26 CFR § 1.815-2 - Distributions to shareholders.
(a) In general. Section 815 provides that every stock life insurance company subject to the tax imposed by section 802 shall establish and maintain two special surplus accounts for Federal income tax purposes. These special accounts are the shareholders surplus account (as defined in section 815(b) and § 1.815-3) and the policyholders surplus account (as defined in section 815(c) and § 1.815-4). To the extent that a distribution to shareholders (as defined in paragraph (c) of this section) is treated as being made out of the shareholders surplus account, no tax is imposed on the company with respect to such distribution. However, to the extent that a distribution to shareholders is treated as being made out of the policyholders surplus account, the amount subtracted from the policyholders surplus account by reason of such distribution shall be taken into account in determining life insurance company taxable income under section 802(b).
(b) Priority system for distributions to shareholders.
(1) For purposes of section 815 (other than subsection (e) thereof relating to certain mutualizations) and section 802(b)(3) (relating to the determination of life insurance company taxable income), any distribution made to shareholders after December 31, 1958, shall be treated in the following manner:
(ii) Once the shareholders surplus account has been reduced to zero, distributions shall then be treated as being made out of the policyholders surplus account (as defined in section 815(c) and § 1.815-4) until that account has been reduced to zero; and
(iii) Finally, any distributions in excess of the amounts in the shareholders surplus account and the policyholders surplus account shall be treated as being made out of other accounts (as defined in § 1.815-5).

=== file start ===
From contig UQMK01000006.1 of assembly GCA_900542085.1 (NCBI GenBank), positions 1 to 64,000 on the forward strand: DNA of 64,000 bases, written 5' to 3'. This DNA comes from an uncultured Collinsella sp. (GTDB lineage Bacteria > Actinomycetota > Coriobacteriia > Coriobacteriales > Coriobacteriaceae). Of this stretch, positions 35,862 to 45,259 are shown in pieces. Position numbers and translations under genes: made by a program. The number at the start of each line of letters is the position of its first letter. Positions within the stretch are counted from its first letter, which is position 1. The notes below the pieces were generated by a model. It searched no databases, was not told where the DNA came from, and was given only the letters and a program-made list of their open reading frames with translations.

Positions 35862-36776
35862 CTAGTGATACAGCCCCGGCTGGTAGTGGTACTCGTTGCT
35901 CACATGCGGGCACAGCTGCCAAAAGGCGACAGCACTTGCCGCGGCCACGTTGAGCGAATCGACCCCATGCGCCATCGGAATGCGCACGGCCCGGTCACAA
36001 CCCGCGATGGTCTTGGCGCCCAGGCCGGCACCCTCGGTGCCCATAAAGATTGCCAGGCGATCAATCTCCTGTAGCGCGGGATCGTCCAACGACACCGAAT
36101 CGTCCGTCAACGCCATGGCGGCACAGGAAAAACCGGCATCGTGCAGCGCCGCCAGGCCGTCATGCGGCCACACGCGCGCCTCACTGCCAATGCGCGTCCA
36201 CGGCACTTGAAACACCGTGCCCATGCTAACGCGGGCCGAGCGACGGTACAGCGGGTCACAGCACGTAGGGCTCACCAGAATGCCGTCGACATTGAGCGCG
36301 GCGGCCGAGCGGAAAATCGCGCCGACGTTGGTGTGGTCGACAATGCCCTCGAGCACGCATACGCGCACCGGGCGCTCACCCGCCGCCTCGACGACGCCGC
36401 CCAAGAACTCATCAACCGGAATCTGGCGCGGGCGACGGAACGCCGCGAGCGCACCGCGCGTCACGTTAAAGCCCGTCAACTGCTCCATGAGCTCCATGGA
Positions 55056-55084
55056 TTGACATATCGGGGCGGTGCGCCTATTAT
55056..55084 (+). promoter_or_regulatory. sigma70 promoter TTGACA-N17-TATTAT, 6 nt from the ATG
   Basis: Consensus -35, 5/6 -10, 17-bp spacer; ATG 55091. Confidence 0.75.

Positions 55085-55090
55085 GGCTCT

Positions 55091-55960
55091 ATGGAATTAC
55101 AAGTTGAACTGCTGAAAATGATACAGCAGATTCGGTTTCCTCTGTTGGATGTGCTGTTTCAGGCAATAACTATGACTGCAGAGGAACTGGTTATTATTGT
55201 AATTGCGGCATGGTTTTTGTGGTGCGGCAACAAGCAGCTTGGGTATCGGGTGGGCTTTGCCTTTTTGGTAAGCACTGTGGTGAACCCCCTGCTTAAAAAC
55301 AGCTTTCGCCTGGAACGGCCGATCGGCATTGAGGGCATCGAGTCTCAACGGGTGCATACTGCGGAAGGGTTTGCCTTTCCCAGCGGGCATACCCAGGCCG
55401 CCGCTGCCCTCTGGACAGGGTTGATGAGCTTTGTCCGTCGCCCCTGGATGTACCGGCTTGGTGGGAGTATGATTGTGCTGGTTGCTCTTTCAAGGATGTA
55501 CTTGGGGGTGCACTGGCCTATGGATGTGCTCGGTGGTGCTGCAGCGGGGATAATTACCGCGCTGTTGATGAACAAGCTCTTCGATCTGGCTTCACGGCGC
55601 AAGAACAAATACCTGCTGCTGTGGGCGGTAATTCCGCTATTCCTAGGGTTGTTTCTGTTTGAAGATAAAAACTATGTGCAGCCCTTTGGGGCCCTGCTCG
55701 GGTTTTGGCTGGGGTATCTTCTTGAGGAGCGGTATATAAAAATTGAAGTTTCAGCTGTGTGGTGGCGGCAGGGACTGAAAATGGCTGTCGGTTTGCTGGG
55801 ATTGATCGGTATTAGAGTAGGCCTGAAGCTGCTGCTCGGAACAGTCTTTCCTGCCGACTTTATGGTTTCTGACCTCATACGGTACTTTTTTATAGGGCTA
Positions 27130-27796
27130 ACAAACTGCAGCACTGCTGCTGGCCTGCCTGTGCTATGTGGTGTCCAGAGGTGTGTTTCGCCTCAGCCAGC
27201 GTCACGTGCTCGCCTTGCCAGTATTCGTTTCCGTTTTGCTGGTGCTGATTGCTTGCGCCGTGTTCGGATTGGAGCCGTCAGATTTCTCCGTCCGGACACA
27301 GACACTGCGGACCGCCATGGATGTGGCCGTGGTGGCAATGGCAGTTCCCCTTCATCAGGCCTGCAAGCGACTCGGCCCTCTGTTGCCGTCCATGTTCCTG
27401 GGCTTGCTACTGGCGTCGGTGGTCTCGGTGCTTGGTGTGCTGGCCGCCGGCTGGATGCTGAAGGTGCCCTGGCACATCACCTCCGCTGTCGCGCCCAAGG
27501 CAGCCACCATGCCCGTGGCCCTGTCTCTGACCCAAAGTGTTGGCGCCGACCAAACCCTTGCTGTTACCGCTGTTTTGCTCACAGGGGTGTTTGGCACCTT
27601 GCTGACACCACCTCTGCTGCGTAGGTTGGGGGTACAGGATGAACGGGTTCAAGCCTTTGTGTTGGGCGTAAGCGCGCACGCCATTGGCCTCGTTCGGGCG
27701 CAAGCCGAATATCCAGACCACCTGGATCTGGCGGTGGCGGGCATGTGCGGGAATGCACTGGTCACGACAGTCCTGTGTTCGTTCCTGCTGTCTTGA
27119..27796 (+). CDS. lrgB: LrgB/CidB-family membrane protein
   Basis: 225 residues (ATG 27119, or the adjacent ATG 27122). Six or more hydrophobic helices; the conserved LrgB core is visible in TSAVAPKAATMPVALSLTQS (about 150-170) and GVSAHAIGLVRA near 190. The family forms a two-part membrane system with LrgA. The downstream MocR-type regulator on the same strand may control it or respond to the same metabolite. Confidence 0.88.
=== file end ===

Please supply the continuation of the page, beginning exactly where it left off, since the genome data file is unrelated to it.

(2) For purposes of subparagraph (1) of this paragraph, in order to determine whether a distribution (or any portion thereof) shall be treated as being made out of the shareholders surplus account, policyholders surplus account, or other accounts, the amount in such accounts at the end of any taxable year shall be the cumulative balance in such accounts at the end of the taxable year, computed without diminution by reason of a distribution (or any portion thereof) during the taxable year which is treated as being made out of such accounts. For example, on January 1, 1960, S, a stock life insurance company, had $1,000 in its shareholders surplus account and $3,000 in its policyholders surplus account. On November 1, 1960, S distributed $4,000 to its shareholders. Under the provisions of section 815(b)(2) and paragraph (b) of § 1.815-3, S added $5,000 to its shareholders surplus account for the taxable year 1960. Since the distributions to shareholders during the taxable year 1960, $4,000, does not exceed the cumulative balance in the shareholders surplus account at the end of the taxable year, computed without diminution by reason of distributions treated as made out of such account during the taxable year, $6,000 ($1,000 plus $5,000), the entire distribution is treated as being made out of the shareholders surplus account.